The government’s support of property owners, PAH argues, is entirely at odds with Article 47. They also note that in spite of the crisis, housing and rental costs have only continued to rise. Public housing accounts for barely 1 percent of total housing in Spain.
While the European Court of Justice (ECJ) empowered Spanish courts to grant interim measures that could lead to a stay in foreclosure proceedings, the limits of the “consumer protection” model are quite clear. The mortgage clause at issue in the ECJ case stipulated a default interest rate of 18.75 percent. The ECJ ruled that without the power to annul the enforcement proceedings, the consumer would only be able to obtain protection of a “purely compensatory nature,” which would be “incomplete and insufficient.”
The Court acknowledged that the consumer rights of mortgagers were being infringed upon. Yet providing protection to individuals as consumers leaves the general architecture of the crisis intact: privatized debt, virtually no state provision for the evicted, and a real estate sector fueled by international finance capital.
The Meaning of PAH
With the legal and political systems offering no hope for substantive transformation, PAH has proposed a number of concrete solutions to the housing crisis that are based on enhancing and reconceiving the social function of property. They propose protecting public land in order to put a halt to environmental degradation and land speculation. They argue for converting homes currently held by banks into social rental housing. They assert the need to adjust land and housing prices to counter the ravages of speculation.
And perhaps most importantly, they politicize the esoteric. As Ava, an interviewee in Si Se Puede says,
Mortgages are supposedly so complicated that only experts can understand them. That’s not true . . . It’s really very simple but they put it in such a convoluted way in order to trick people. Using technical jargon to explain things that are political is a way of depoliticizing issues that are actually ideological.
In one of the final segments of Sí Se Puede, there is an interview with Marcela, a single mother evicted from her home (she was earning less than the required amount to acquire a social housing apartment). We see Marcela living in an apartment in a building taken over by PAH to re-house people who would otherwise be homeless. Marcela speaks of the solidarity of the occupants, who live with the label of “squatters” and are just “ordinary people” who are in need of a place to live.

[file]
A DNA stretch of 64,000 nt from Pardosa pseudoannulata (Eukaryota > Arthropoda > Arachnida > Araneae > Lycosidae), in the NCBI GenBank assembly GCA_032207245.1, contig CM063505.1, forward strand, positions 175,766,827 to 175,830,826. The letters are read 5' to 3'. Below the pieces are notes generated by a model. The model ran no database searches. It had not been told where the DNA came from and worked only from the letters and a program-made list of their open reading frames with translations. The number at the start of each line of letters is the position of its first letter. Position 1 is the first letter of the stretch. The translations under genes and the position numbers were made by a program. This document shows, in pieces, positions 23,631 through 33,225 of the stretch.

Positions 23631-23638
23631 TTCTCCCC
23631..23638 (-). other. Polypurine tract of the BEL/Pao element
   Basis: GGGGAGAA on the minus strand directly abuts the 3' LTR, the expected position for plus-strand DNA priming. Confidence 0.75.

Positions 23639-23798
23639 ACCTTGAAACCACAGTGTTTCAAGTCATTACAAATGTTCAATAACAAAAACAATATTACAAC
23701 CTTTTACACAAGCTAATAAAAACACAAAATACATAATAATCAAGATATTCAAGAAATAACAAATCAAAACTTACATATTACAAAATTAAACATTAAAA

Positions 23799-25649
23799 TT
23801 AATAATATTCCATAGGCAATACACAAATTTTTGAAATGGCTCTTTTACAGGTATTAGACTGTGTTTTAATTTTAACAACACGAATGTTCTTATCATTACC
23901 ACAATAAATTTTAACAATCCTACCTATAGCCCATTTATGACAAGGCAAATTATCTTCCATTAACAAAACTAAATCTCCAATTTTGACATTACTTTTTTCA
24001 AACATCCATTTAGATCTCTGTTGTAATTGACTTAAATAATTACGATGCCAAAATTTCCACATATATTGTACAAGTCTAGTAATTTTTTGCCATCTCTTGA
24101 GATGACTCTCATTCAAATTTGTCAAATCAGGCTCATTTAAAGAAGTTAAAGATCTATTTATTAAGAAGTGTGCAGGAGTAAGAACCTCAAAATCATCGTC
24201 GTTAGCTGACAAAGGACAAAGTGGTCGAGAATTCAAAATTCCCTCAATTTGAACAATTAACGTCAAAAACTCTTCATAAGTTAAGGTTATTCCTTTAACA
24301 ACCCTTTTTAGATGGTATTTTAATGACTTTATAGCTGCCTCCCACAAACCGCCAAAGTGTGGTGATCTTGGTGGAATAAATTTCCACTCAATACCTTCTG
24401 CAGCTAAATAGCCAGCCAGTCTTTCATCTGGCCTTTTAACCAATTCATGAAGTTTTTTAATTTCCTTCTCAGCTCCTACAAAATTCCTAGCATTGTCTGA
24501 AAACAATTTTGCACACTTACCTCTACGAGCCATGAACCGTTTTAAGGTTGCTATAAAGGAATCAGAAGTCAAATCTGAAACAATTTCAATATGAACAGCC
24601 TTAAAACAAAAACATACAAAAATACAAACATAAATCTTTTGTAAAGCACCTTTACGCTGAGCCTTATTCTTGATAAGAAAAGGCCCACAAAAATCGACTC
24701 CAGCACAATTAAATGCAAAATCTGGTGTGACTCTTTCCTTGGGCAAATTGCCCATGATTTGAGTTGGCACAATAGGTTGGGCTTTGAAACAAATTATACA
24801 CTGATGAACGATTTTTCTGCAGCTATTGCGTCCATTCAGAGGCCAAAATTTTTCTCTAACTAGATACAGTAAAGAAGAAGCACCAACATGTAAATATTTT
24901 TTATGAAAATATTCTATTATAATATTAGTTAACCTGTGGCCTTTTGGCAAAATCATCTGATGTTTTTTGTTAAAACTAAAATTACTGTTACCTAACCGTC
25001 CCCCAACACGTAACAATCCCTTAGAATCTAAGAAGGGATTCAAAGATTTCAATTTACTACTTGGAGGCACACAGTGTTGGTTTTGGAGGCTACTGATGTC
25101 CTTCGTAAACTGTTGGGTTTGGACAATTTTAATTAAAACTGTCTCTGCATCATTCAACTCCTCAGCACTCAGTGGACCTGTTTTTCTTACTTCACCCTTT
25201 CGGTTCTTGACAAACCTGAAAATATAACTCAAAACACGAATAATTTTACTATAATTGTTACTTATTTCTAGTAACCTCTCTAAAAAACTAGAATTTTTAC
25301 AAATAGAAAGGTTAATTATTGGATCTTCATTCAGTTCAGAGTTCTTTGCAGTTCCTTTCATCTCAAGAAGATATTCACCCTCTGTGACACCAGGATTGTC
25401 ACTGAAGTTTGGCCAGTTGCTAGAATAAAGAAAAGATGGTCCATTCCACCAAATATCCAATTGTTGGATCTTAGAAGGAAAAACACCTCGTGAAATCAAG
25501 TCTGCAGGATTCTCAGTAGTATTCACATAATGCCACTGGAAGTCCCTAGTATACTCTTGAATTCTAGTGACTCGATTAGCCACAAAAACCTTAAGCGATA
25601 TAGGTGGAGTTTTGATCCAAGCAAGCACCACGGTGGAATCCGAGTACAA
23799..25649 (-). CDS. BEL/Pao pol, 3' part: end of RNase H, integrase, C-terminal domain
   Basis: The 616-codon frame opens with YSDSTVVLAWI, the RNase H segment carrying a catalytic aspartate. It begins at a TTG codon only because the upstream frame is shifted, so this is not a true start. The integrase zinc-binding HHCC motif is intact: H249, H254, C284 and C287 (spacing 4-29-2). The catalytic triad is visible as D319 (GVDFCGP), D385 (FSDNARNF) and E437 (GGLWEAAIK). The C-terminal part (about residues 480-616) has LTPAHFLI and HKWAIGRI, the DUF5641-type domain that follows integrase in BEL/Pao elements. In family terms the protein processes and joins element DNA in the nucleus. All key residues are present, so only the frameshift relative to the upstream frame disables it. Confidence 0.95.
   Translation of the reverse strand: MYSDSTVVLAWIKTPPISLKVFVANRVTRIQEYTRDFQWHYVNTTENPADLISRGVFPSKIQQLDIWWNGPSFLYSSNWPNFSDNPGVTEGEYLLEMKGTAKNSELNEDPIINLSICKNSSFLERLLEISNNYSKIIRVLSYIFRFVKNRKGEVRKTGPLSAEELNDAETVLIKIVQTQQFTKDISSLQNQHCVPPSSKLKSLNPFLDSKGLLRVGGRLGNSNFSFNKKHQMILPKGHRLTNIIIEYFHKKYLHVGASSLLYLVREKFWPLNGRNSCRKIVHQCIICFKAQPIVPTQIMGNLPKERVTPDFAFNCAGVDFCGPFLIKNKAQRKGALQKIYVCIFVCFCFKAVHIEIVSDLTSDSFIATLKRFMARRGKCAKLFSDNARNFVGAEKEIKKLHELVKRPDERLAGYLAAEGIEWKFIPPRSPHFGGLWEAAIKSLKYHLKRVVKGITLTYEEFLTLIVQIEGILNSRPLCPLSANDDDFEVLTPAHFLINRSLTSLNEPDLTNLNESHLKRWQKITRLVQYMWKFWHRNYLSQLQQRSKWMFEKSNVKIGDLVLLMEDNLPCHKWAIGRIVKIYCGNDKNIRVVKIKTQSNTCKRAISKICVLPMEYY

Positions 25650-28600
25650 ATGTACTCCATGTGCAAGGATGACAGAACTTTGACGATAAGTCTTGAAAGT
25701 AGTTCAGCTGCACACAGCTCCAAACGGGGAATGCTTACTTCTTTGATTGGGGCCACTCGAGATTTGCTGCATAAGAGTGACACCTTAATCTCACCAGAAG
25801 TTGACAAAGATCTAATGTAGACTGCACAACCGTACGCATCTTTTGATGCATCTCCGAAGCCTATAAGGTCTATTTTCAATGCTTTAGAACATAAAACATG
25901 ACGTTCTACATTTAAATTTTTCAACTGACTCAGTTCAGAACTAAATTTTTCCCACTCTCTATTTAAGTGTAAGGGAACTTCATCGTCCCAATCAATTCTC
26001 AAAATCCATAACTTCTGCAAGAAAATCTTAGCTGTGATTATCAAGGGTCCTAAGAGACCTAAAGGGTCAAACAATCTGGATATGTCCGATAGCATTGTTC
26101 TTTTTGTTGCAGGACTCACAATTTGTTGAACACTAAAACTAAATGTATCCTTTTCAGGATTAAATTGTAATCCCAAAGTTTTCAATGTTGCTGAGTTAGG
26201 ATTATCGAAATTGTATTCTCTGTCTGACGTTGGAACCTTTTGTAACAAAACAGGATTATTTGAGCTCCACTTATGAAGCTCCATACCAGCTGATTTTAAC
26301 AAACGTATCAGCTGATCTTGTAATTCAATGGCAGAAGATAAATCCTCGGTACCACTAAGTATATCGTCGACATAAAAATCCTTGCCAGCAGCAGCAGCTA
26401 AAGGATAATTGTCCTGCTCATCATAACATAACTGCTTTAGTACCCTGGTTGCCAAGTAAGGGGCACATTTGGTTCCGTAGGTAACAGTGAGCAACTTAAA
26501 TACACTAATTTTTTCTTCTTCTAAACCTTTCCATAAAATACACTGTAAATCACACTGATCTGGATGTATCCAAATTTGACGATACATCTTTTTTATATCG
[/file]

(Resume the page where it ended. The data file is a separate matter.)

The re-occupation of some of the millions of empty apartment units throughout Spain exemplifies PAH’s commitment to redefining property relations so as to privilege their social function over the rights of individual owners. (PAH members only reoccupy buildings that are owned by banks, which are said to account for approximately one-third of all empty flats in Spain.)
The struggle against the primacy of private property ownership in the context of housing has gained renewed vigor in major cities worldwide. In London, recent protests by residents of the New Era Housing estate successfully prevented the sale of their homes to a foreign private investor. As Aditya Chakrabortty recently noted in the Guardian, significant portions of what used to be London’s social housing stock are up for sale to private investors.
The occupation of vacant buildings in a time when affordable housing is scare challenges the core of modern and capitalist forms of private ownership — that use and not just the formal legal title to property should prevail.
The renewed struggle to create new ways of living in common, and to diminish the power of private ownership, coexist with and sustain the demand for social housing, whether in the form of public housing or cooperatives. As PAH and other housing activists around the world have roundly demonstrated, a social and economic system that privileges accumulation over basic needs, that makes even home ownership contingent on exploitative mortgage contracts, is fundamentally unjust.
Fulfilling these basic needs is not only a matter of protecting human rights, but of challenging forms of expropriation by state-backed private finance. The fight to reclaim spaces for the reproduction of life is vital in the ongoing struggle for a right to the city.